After reading The Omnivore’s Dilemma, I realized how overwhelmingly present corn products were in America. However, due to all the ways corn is chemically transformed, it’s something that many Americans aren’t aware of — corn has this clandestine presence in our food and many other products we use, such as diapers, cosmetics, drywall, adhesives, it goes on and on. Corn has a furtive presence in American culture and capitalism, and a watermark seemed to embody this secrecy.

In addition to what corn is to America now, it also has a quaint mythology pertaining to the origins of this country — we tell embellished and misunderstood stories to children about Thanksgiving, in which the Native Americans taught the Pilgrims how to grow corn. Frequently advertising and packaging plays off of this mythology, presenting corn, and farming by extension, as wholesome, patriotic, and family-oriented. This mythology obscures the reality of industrialized agriculture, which consists of single-crop farming and animal production facilities.

This contradictory mythology led me to the idea of using blue jeans as a substrate for the cornhusk stencils. Jeans are part of American iconography, particularly in regards to farming, they’re part of a farmer’s uniform, so to speak. Despite the fact that most jeans today are made in Asia, and that the dyes used to produce their classic blue lead to an enormous amount of water pollution, jeans are seen as quintessentially American.

So I decided to bring all these ideas together, and that’s what led to Corn, Incorporated.

Whirligig: It is a very smart and powerful series.

You work in a fairly broad range of art genre: print, papermaking, books, installation, social practice, collage, sculpture. Is paper the fiber that holds these together?

Michelle: I would say paper is usually the impetus for how I begin either a work or a project, so in that way, yes, it is something that links the multiple art genres in which I work together. Like most papermakers, paper to me is more than just a substrate or surface; it’s signifier, substance, and content.

For example, for several years now I’ve explored using invasive plants as a basis for handmade paper. This makes a part of my studio practice a means of clearing space for native ecology. One thing invasive plants do is drive out diversity and create monocultures. In this, I see a reflection in Westernization and how it creates a homogenization of culture through capitalism. These ideas led me to use invasive plants for the handmade papers in my book, Future Tense, which is a narrative about the loss of diversity regarding animals and language.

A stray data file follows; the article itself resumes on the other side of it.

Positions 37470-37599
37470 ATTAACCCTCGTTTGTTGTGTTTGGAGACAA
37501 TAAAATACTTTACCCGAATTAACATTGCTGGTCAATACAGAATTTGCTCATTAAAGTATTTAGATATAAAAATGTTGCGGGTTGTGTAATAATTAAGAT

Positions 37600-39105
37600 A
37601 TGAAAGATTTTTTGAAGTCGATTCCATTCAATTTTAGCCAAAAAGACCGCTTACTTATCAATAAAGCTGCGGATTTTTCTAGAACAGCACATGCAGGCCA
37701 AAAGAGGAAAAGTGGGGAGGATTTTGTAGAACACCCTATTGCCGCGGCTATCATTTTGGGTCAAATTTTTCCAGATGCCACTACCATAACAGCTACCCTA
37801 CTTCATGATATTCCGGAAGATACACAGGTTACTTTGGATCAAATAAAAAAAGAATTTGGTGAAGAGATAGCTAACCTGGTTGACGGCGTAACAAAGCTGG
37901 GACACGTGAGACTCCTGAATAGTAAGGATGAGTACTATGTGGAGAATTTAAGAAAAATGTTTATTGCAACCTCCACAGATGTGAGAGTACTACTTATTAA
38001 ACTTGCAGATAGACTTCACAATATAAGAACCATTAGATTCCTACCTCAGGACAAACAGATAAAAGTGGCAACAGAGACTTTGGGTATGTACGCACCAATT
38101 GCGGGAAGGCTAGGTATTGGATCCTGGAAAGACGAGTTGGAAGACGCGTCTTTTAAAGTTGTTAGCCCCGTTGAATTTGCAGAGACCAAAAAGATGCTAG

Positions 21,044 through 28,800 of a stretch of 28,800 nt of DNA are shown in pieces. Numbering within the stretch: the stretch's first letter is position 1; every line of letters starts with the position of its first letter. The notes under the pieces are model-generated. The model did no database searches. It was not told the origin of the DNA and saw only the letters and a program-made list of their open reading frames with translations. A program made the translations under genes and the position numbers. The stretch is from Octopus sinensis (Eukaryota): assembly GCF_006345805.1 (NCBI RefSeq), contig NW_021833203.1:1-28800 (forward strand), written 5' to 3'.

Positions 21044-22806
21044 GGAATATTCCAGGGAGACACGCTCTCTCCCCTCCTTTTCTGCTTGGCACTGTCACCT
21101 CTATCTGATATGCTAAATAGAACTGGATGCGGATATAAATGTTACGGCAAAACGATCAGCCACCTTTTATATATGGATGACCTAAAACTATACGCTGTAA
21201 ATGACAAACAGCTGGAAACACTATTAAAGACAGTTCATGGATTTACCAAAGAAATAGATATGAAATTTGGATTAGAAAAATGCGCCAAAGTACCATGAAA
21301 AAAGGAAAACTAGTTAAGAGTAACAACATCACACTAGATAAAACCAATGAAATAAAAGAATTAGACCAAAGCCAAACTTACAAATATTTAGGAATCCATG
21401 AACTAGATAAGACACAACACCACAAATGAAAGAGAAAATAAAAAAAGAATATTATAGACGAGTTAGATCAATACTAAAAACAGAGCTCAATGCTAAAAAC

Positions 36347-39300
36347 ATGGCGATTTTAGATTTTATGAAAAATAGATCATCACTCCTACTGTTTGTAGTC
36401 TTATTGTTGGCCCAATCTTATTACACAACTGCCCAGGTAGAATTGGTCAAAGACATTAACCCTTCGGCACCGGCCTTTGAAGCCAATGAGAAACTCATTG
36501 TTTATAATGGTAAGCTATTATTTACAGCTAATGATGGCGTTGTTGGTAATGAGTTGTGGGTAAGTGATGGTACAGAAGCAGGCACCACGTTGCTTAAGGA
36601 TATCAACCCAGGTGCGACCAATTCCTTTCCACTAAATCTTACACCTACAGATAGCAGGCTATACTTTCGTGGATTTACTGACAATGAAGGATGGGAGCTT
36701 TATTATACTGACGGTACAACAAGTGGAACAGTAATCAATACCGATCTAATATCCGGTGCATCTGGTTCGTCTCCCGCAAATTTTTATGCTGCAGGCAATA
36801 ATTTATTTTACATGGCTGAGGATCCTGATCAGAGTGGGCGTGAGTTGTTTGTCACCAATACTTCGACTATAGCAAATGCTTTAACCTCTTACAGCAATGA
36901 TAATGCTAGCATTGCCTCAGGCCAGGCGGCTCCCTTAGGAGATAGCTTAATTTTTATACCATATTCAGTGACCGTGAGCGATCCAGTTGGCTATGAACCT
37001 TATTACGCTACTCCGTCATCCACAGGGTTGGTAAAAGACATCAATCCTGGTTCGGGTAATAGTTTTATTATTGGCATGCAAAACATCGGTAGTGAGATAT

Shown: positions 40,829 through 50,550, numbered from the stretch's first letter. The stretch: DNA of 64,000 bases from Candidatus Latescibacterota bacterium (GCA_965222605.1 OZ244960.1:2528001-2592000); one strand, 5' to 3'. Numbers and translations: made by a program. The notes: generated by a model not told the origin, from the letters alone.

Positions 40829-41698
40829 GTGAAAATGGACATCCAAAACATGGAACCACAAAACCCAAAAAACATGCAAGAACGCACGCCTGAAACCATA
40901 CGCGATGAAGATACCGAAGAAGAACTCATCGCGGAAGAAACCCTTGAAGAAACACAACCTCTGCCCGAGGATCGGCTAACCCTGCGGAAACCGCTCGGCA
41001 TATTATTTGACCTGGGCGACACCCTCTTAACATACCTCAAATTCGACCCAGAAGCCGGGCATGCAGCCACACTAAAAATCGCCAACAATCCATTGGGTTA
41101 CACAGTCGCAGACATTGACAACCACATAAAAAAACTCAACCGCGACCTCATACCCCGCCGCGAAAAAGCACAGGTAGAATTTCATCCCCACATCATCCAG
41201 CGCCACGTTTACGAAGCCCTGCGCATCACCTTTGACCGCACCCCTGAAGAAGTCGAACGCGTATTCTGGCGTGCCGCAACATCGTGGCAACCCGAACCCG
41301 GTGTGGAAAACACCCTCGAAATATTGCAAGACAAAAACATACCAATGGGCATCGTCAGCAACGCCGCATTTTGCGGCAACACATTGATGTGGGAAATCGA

Whirligig: This is the abaca book with the pages flying out (at NUMU)?

Michelle: No. That book is from grad school. Let me connect the two.

When I was in grad school I went to Argentina for the first time with my Argentinian husband. I became very close to two of his cousins and we began a correspondence. I ended up making work about the correspondence. It led me to thinking about what connects us. The cousins were people who did not speak English and who are very different from me. At the same time, they are very much the same. We connected because we have the same sense of humor. . .

When I was in Argentina I saw a reproduction of a painting called South America United by its Rivers. It was South America without boundaries. Usually we think of rivers as lines of demarcation, but I liked the idea of rivers as unification. I started thinking about other things that are naturally unifying.

One of the other people I was in grad school with was a very serious birder. We were talking about migration patterns and how these could be a unifying force. There is this endangered bird (that gets a lot of attention) called the Red Knot. It is a long distance flier. It migrates from Tierra del Fuego to the North Pole. It has a stop over in Brazil and a stop over in the Delaware Bay area. It flies for two weeks straight with only those two stops. It stops and eats for two weeks until it doubles its weight, and then it flies. They eat horseshoe crab eggs, which are also used for fishing. So there are a lot of issues, and protections are in place. I think they are down to something like five or six thousand in numbers. They don’t know if this species is going to survive. I was thinking about this bird and ended up making work about this story.

One of the books in my thesis was about this migration. Another was about Argentina’s dirty war.

During the 1970s Argentina was under this military regime which was disappearing people. If people were doing anything against the government, or if the government didn’t like you, they would basically come to your house in the middle of the night, take you from your family, and you would never be seen again. The whole history is not known yet. A couple of the military guards have come forward and said that they would take these people up in planes and fly them over the South Atlantic. Then they would cut their stomachs open and throw them out of the plane into the ocean while they were still alive. Because they were bleeding, sharks would come and take care of the problem. There would be no bodies, usually. But a couple of bodies would wash up on shore. They don’t know how many people this was done to.

Whirligig: This is excessively gruesome.

Michelle: Yes. I’m sorry. So why I was thinking about this in relation to the Red Knot is that they are long distance fliers and are having problems with their food supply so sometimes they starve to death while in midair and fall out of the sky. So I was thinking about flying and falling out of the sky. I ended up making work about this that led me to that piece that is at NUMU right now, which is a little more abstracted. It is about witnessing. It is about a book binder that finds a book and the narrative is about repairing it. They are sewing the signatures together and sort of reading the book. The narrative is going back and forth between bird extinctions and extraordinary renditions (which was a Bush thing) and disappearances. So it is basically about being a witness to history and how it can be very horrifying, but there is this responsibility to watch it and preserve it.